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Put a turd on it! Portland pol-turned-transit guru says most streetcars stink

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It is a streetcar named quagmire.

A trolley along the Brooklyn waterfront would be a $2.5-billion gift to developers, likely providing a sluggish service that few straphangers will actually use, warns a public transit advocate who was also a top political honcho in Portland, Ore. when a similar service was taking off there.

“Most streetcar projects in the U.S. provide slow, unreliable service that does not serve many people,” said David Bragdon, who served as president of the area’s regional Metro Council from 2003 to 2010, and now heads Transit Center, a foundation that funds and advocates for public transit projects in New York. “We don’t want New York City to repeat the mistakes of other places and spend $2.5 billion if the result is not useful transportation for riders.”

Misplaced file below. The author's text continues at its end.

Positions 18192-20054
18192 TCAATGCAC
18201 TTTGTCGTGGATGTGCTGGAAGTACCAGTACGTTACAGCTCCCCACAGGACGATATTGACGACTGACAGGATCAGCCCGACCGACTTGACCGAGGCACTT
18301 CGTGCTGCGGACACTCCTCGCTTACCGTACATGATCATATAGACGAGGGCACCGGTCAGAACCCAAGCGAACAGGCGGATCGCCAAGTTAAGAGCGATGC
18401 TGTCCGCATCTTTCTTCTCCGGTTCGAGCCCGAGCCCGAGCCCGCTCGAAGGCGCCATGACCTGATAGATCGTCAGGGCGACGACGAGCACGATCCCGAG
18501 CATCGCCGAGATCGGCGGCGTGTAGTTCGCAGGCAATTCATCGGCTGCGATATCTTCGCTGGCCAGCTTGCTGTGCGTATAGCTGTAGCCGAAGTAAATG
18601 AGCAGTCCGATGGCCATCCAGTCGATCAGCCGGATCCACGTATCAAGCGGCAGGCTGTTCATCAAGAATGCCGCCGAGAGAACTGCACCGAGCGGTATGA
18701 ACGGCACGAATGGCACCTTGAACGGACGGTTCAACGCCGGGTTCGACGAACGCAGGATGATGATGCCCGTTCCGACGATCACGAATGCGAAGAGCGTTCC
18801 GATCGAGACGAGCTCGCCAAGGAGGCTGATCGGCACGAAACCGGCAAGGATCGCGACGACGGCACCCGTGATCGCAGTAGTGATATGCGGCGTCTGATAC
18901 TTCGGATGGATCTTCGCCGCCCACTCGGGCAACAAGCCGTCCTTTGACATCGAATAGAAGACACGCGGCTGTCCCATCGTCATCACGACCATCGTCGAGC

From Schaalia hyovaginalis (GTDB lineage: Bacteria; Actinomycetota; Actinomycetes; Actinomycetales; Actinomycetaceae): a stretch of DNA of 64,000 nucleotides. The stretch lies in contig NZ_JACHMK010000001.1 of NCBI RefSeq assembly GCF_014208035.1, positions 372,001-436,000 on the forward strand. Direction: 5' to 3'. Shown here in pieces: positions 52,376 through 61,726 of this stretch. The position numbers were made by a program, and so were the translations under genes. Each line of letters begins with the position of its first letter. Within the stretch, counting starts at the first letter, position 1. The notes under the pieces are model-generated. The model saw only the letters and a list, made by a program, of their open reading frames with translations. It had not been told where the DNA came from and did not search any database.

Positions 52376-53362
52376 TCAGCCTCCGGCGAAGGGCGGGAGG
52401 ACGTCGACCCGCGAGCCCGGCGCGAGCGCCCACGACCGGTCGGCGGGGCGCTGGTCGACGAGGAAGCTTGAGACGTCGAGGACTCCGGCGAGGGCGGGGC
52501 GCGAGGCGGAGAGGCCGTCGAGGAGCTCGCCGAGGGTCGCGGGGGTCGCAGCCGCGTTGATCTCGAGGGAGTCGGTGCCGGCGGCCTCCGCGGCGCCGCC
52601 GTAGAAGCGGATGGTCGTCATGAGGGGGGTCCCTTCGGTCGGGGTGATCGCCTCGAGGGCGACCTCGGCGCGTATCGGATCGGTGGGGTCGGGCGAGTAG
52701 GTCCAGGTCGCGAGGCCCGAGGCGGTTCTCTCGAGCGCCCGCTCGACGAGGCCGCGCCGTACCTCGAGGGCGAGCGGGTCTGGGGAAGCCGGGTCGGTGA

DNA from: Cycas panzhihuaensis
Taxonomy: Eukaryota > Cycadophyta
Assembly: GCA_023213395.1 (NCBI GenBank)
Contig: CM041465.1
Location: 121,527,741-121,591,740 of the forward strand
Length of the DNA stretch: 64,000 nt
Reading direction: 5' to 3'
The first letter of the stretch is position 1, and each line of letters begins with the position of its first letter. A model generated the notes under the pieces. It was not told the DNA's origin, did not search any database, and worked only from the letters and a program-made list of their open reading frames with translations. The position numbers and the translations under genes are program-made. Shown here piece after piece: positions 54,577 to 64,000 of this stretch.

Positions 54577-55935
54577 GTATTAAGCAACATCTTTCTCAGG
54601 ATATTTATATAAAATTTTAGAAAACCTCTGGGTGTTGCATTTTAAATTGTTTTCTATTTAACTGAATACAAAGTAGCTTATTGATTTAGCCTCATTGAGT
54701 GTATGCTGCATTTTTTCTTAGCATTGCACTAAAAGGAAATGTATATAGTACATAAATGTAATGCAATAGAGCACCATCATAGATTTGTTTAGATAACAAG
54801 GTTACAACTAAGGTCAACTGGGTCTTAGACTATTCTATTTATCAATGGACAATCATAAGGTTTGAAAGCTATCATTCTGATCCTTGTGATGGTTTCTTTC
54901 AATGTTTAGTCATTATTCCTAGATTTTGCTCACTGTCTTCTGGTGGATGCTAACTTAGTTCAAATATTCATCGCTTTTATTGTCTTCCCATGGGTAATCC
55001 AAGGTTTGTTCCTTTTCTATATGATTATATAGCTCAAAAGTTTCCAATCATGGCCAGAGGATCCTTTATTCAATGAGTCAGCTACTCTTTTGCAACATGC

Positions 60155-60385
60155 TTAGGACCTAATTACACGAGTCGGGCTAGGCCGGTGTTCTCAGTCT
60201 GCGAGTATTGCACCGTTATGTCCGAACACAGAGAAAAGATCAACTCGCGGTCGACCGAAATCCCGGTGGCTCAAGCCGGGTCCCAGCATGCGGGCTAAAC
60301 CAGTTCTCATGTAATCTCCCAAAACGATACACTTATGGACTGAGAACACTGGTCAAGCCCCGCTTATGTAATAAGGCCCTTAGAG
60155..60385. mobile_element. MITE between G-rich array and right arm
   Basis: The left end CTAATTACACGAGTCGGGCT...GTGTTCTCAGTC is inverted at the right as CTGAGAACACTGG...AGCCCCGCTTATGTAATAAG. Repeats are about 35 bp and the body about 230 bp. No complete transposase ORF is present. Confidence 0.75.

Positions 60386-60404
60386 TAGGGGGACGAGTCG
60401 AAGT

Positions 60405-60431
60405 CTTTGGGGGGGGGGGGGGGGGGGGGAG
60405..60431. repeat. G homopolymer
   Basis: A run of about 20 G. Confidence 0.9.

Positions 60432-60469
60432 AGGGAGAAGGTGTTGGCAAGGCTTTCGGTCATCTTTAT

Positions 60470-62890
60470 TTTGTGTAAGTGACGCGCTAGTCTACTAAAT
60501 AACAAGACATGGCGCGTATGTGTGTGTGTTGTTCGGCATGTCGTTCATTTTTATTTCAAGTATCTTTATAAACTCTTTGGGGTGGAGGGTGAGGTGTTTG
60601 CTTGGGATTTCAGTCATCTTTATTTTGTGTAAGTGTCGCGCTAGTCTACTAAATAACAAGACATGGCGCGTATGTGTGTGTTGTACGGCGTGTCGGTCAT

In the days since Mayor DeBlasio announced his plan to construct a streetcar from Sunset Park to Queens, pols and media commentators have repeatedly cited the West Coast hipster enclaves’ tram service — the first modern-day streetcar system in the country when it launched in 2001 — as a model of success.

But Bragdon says the Stumptown cable car — which claims to cart around 15,000 people every day, though its operators have been caught dramatically inflating ridership figures in the past — is regarded by locals as sluggish and erratic, as are many others across the country that have followed in its tracks.